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Old 10-16-2006, 12:07 PM   #1
bytez
LQ Newbie
 
Registered: Sep 2006
Location: USA
Distribution: CentOS 4.5
Posts: 27

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Thumbs down need someone to look into this bash history


I submitted a ticket to support in regards to an iptables problem. After he had closed the ticket, I checked the .bash_history file and I was shocked. It seems like the tech don't know basic linux commands, why in the world is he using backslashes? And he did rm -rf \\/ rm -rf \\ for what reason? I don't know what he is trying to do!

What could you guys make out of this?

Code:
vi /etc/sysconfig/iptables
ls
mkdir \
mkdir \\
ls
cd \\/
cd ..
cd \/
cd \\
chmod 777 \\/
cd
 chmod 777 \\/
ls
ls -l
rm -rf \\/
touch \\
chmod 777 \\
ls
cd /
cd
cd \\
cd \\\
rm -rf \\
lsd
ls
vi /etc/sysconfig/iptables
ifconfig|grep 63.246.x.x
vi /etc/apf/conf.apf
iptables -F
iptables -F
/etc/init.d/iptables save
iptables -L
apf -r
iptables -L
vi /etc/sysconfig/iptables

Last edited by bytez; 10-16-2006 at 12:10 PM.
 
Old 10-16-2006, 12:45 PM   #2
usaf_sp
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Registered: Jul 2005
Location: Tennessee
Distribution: openSUSE
Posts: 419

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vi is a text editor. It looks like he edited the iptables file manually.

It is possible that he saved a backup of the iptables while using the text editor and tried to remove it or something like it.

He probably had problems with permissions and tried to force the removal, but I am unsure why he used the -r switch (-r means recursive)

using \\ does not make sense.

touch' changes the access and/or modification times of the specified
files.

The iptables -F command flushes or deletes all rules in a chain.

You are probably right about not knowing basic linux syntax.

You should check to make sure that your firewall is not allowing unauthorized access.

If you are unsure what a command does, you can simply use the info and man commands to get an explanation. Example:

info iptables
man iptables
 
Old 10-16-2006, 06:57 PM   #3
cs-cam
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Registered: May 2004
Location: Australia
Distribution: Gentoo
Posts: 3,544
Blog Entries: 4

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Depending on your setup with support, the tech may have been using a web based system to access your machine in which case the extra backslashes may be the by-product of overly escape-happy web app.
 
Old 10-16-2006, 07:37 PM   #4
bytez
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Registered: Sep 2006
Location: USA
Distribution: CentOS 4.5
Posts: 27

Original Poster
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will rm -rf / remove all files on the server? this tech could've done a lot of damage.
 
Old 10-16-2006, 08:17 PM   #5
cs-cam
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Location: Australia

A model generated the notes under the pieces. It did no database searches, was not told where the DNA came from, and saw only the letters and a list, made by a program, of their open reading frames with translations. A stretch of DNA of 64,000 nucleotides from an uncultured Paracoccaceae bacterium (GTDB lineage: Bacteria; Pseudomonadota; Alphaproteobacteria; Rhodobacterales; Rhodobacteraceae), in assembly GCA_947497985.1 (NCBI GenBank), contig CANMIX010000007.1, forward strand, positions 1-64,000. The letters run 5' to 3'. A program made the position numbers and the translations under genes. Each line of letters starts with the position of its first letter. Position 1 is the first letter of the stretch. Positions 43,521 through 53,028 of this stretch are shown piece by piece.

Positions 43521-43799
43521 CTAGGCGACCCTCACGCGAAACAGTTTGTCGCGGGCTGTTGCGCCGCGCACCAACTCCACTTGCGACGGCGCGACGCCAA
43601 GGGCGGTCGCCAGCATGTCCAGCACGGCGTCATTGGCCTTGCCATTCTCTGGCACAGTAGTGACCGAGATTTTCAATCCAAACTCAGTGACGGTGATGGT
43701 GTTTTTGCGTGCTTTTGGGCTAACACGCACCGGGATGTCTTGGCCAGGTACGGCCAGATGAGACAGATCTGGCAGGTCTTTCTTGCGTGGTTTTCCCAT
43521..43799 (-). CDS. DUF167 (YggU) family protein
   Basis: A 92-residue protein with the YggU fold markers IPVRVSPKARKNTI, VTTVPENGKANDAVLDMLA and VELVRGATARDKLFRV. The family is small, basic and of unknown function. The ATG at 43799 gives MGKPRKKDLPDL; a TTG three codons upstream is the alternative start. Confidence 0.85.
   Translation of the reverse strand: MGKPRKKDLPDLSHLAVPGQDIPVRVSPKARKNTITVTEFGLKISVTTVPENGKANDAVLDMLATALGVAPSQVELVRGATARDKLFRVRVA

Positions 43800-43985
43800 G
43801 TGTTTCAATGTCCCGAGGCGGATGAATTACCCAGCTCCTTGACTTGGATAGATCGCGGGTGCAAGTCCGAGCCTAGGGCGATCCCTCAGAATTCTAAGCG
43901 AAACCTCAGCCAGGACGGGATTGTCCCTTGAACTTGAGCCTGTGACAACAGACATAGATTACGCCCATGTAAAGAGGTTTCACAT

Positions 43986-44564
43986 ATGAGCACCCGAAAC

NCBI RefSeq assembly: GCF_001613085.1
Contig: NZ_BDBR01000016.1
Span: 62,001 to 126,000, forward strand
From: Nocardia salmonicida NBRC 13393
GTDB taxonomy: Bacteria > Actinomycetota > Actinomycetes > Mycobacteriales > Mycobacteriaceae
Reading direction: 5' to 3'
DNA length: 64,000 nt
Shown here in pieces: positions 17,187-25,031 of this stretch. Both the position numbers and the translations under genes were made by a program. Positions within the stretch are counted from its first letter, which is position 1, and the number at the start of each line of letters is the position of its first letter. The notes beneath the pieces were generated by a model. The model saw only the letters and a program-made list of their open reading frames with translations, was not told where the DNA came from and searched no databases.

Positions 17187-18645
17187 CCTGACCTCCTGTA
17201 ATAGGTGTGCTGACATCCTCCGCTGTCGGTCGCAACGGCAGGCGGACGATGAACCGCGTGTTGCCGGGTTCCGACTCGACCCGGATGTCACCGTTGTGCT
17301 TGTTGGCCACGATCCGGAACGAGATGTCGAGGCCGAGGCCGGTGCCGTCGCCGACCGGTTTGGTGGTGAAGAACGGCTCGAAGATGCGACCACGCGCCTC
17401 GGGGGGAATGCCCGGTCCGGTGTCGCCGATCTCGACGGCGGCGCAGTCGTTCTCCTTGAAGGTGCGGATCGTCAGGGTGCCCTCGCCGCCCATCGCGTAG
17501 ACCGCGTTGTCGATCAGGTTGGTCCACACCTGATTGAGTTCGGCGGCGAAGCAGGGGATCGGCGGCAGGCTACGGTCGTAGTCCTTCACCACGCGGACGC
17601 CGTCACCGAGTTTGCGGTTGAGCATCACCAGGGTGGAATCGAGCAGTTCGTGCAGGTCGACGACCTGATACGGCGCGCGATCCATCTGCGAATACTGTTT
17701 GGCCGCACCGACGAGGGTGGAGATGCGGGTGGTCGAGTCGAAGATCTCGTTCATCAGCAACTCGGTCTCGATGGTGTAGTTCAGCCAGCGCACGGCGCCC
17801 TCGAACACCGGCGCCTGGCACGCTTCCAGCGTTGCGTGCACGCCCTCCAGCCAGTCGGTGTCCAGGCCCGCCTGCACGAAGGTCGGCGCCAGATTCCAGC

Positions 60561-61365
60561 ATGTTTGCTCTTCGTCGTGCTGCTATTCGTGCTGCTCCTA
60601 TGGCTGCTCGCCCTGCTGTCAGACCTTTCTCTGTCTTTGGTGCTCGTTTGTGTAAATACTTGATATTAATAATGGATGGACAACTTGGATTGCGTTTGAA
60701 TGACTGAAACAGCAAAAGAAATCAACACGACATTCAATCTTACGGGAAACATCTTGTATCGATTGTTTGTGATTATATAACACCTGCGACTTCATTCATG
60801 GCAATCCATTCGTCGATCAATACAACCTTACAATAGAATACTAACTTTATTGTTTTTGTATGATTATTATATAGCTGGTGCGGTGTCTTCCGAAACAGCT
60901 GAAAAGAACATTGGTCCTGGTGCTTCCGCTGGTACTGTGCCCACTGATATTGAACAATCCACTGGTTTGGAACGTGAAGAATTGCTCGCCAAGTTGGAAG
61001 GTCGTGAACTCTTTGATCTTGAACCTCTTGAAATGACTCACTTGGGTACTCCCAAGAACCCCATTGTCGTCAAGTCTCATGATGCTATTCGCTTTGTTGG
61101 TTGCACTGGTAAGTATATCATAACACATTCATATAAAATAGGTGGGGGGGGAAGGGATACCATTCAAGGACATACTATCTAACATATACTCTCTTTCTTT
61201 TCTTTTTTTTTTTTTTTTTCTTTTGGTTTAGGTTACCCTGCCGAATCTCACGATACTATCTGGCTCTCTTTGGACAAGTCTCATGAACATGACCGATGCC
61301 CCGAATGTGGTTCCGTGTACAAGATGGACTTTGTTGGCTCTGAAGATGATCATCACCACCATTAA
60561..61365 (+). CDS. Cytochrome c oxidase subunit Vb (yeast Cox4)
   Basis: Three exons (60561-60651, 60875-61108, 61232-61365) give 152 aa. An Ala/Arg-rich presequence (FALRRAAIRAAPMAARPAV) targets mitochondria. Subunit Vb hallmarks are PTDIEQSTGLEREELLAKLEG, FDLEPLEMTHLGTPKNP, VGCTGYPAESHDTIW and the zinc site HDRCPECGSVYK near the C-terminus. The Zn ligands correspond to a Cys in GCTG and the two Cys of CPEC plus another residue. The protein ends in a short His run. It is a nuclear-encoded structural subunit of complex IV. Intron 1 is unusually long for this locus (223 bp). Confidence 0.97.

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Yes but were all the files on the server removed? I'd be betting that chances are he didn't access the server using regular ssh and the history isn't 100% accurate. The history also shows him running touch, chmod and mkdir without valid arguments, he didn't run rm -rf / so I wouldn't stress.
 
Old 10-16-2006, 09:14 PM   #6
trickykid
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Registered: Jan 2001
Posts: 24,133

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Let this be a lesson, don't trust tech support to handle issues you can probably handle on your own. Is this your own server or I'm assuming a rented dedicated type host provider your using?
 
Old 10-16-2006, 10:00 PM   #7
usaf_sp
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Registered: Jul 2005
Location: Tennessee
Distribution: openSUSE
Posts: 419

Rep: Reputation: 30
The proper death command is:

rm /* -rf

I learned this the hard way. I was trying to clean my /tmp folder and forgot to put tmp into the path. LOL I really messed things up.

 
Old 10-16-2006, 10:26 PM   #8
bytez
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Registered: Sep 2006
Location: USA
Distribution: CentOS 4.5
Posts: 27

Original Poster
Rep: Reputation: 15
Quote:
Originally Posted by cs-cam
Yes but were all the files on the server removed? I'd be betting that chances are he didn't access the server using regular ssh and the history isn't 100% accurate. The history also shows him running touch, chmod and mkdir without valid arguments, he didn't run rm -rf / so I wouldn't stress.
Thankfully not. Hmm, so why did some commands get logged in the history and some not? Is there any way to log all commands issued by ssh? I noticed some commands I issued don't get logged into the .bash_history file.

Yes, it's a rented dedicated server used to host some websites.
 
  


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